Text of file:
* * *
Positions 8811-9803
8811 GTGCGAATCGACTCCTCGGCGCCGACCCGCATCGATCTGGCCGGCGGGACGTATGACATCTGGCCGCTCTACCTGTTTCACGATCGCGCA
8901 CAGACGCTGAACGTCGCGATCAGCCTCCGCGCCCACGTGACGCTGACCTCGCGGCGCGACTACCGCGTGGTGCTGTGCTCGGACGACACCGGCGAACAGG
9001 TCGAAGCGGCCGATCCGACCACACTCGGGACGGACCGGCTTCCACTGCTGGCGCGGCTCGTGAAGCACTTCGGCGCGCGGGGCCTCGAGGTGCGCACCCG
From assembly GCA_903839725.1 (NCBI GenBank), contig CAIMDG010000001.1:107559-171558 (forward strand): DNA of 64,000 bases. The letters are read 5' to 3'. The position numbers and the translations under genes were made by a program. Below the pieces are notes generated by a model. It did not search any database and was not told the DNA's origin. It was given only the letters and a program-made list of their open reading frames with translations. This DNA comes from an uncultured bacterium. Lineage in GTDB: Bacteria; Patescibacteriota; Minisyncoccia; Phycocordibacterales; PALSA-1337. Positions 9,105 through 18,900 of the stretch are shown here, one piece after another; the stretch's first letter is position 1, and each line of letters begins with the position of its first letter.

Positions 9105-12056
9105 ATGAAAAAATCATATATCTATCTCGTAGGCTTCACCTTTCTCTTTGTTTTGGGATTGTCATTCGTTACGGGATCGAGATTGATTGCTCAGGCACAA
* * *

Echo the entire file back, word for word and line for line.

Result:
Positions 8811-9803
8811 GTGCGAATCGACTCCTCGGCGCCGACCCGCATCGATCTGGCCGGCGGGACGTATGACATCTGGCCGCTCTACCTGTTTCACGATCGCGCA
8901 CAGACGCTGAACGTCGCGATCAGCCTCCGCGCCCACGTGACGCTGACCTCGCGGCGCGACTACCGCGTGGTGCTGTGCTCGGACGACACCGGCGAACAGG
9001 TCGAAGCGGCCGATCCGACCACACTCGGGACGGACCGGCTTCCACTGCTGGCGCGGCTCGTGAAGCACTTCGGCGCGCGGGGCCTCGAGGTGCGCACCCG
From assembly GCA_903839725.1 (NCBI GenBank), contig CAIMDG010000001.1:107559-171558 (forward strand): DNA of 64,000 bases. The letters are read 5' to 3'. The position numbers and the translations under genes were made by a program. Below the pieces are notes generated by a model. It did not search any database and was not told the DNA's origin. It was given only the letters and a program-made list of their open reading frames with translations. This DNA comes from an uncultured bacterium. Lineage in GTDB: Bacteria; Patescibacteriota; Minisyncoccia; Phycocordibacterales; PALSA-1337. Positions 9,105 through 18,900 of the stretch are shown here, one piece after another; the stretch's first letter is position 1, and each line of letters begins with the position of its first letter.

Positions 9105-12056
9105 ATGAAAAAATCATATATCTATCTCGTAGGCTTCACCTTTCTCTTTGTTTTGGGATTGTCATTCGTTACGGGATCGAGATTGATTGCTCAGGCACAA